Ashley Hammond of the George Washington University was awarded a Leakey Foundation research grant during our spring 2015 cycle for her project entitled “Reconstructing phenotypic change of the pelvis in apes and humans.”
I study how the skeletal anatomy of primates relates to locomotion. The hipbone differs dramatically among living primates adapted for different locomotion, and my research focuses on this bone to identify how, and from which type of ape ancestor, hominin bipedalism evolved. Unfortunately, hipbones are fragile and rarely preserved in the fossil record, leaving us with an incomplete picture of early hominin hipbone evolution.
My goal is to reconstruct the evolution of locomotor behaviors in apes and hominins. My study will model hipbone shape evolution, with a particular focus on furthering our understanding of what the pelvis of the chimpanzee-hominin last common ancestor (LCA) is expected to look like under different evolutionary scenarios. First, I will use 3D shape quantification methods to characterize hipbone shape in primates, testing the hypothesis that living great apes exhibit different hip morphologies. Second, I will reconstruct the expected hipbone morphology of the LCA using phylogenetically-informed quantitative methods incorporating fossil apes (such as Sivapithecus) as calibration points. This portion of my study will provide a rigorous 3D reconstruction of the expected hipbone shape for the LCA and allow me to evaluate claims that the LCA had a chimpanzee-like hipbone. Finally, I will model the evolutionary scenario with the highest statistical support that explains how modern ape and human hipbones evolved.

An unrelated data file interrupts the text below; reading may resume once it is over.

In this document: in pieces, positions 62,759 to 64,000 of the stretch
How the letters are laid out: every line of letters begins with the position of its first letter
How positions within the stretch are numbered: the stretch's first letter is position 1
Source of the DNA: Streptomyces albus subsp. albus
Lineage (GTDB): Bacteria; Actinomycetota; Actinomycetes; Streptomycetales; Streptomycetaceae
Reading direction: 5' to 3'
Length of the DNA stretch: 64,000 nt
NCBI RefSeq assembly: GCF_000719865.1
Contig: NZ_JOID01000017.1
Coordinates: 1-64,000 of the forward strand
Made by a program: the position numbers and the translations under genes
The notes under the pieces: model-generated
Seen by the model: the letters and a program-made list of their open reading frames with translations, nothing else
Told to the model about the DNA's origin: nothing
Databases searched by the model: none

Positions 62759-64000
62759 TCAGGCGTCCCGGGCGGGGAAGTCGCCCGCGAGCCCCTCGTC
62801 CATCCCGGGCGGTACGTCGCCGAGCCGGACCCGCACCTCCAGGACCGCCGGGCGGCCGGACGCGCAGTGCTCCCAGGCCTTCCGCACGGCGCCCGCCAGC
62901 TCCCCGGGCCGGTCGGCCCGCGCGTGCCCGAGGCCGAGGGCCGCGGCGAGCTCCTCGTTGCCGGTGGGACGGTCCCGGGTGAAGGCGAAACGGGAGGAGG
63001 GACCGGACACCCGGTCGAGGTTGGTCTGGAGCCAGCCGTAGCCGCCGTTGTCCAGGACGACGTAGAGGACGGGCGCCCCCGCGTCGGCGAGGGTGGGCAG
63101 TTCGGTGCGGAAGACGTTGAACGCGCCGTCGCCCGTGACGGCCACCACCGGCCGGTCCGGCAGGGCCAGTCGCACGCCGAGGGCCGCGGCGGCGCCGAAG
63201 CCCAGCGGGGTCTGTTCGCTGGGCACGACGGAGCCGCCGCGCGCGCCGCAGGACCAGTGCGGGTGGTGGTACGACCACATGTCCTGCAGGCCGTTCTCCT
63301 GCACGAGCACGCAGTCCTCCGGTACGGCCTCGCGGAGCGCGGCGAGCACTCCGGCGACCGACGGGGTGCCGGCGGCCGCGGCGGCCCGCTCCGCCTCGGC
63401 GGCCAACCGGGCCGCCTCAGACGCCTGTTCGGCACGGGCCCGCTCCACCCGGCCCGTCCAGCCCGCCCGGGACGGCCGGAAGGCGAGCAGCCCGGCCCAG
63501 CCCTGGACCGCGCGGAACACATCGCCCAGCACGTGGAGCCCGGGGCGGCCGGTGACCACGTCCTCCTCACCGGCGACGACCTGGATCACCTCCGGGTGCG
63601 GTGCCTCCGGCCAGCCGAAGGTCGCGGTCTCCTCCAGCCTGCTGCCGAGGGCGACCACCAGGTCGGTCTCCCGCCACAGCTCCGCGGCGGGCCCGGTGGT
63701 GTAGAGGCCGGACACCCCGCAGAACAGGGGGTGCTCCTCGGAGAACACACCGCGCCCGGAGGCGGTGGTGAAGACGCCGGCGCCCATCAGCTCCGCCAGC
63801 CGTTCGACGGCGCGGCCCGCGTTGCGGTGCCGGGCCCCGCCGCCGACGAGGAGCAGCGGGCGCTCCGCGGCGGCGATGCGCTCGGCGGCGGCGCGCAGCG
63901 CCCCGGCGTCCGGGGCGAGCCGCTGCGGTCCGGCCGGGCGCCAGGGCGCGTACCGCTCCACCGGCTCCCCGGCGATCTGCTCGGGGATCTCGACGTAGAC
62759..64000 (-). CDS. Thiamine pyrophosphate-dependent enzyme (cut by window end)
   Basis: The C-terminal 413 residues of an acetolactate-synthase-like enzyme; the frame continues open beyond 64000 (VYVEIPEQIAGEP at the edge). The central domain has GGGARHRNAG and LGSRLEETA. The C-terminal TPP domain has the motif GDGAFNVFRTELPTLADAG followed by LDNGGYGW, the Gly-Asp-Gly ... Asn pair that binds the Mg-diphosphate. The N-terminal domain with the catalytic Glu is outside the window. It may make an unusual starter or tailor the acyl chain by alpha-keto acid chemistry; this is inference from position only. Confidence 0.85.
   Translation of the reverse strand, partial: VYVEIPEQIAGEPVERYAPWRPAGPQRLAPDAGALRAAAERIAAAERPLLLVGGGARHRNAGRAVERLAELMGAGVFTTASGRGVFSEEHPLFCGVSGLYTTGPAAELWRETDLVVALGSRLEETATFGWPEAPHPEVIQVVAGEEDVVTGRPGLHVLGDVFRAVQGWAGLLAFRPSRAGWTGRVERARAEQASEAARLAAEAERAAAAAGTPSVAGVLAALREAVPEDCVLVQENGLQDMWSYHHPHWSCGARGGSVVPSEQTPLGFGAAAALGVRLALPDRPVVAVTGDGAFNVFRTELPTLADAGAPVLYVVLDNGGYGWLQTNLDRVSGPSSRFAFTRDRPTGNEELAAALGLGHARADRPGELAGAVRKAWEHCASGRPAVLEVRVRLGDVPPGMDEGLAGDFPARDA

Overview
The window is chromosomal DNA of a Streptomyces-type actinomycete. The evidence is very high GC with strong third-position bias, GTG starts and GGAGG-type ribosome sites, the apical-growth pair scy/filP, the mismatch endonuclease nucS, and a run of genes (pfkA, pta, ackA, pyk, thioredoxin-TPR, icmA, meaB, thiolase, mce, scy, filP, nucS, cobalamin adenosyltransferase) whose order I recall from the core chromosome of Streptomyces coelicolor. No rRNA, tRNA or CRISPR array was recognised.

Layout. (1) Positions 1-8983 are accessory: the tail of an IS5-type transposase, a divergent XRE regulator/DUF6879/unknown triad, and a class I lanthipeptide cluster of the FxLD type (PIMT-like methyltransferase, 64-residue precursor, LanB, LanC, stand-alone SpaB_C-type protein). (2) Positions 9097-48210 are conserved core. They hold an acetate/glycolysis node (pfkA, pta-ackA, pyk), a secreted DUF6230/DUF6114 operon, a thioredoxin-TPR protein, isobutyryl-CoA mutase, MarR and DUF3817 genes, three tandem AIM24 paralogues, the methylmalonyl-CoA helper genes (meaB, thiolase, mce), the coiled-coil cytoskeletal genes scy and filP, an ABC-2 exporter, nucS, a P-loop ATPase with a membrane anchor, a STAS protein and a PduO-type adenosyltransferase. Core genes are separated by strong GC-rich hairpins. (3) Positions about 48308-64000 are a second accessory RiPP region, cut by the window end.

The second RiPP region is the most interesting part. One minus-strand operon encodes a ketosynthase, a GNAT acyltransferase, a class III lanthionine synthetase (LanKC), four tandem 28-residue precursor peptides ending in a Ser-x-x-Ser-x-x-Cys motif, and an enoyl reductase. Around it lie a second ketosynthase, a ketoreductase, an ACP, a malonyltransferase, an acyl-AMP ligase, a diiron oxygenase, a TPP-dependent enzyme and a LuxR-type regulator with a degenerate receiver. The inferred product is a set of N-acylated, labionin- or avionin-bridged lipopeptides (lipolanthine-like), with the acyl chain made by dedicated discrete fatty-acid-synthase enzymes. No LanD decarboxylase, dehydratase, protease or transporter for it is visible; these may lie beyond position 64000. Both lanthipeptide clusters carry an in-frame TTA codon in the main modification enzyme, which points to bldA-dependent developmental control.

L to R: Louise Leakey, Ashley Hammond, Meave Leakey
With financial support from the Leakey Foundation, my study will shed light on hipbone shape evolution in apes and humans, and provide key insights about origins of human locomotion.
Mountain gorilla (Gorilla beringei) pelvis
The following are three-dimensional PDF images of gorilla and baboon pelvises. Right click to save the PDFs then use Adobe Reader or Acrobat to view and interact with the image: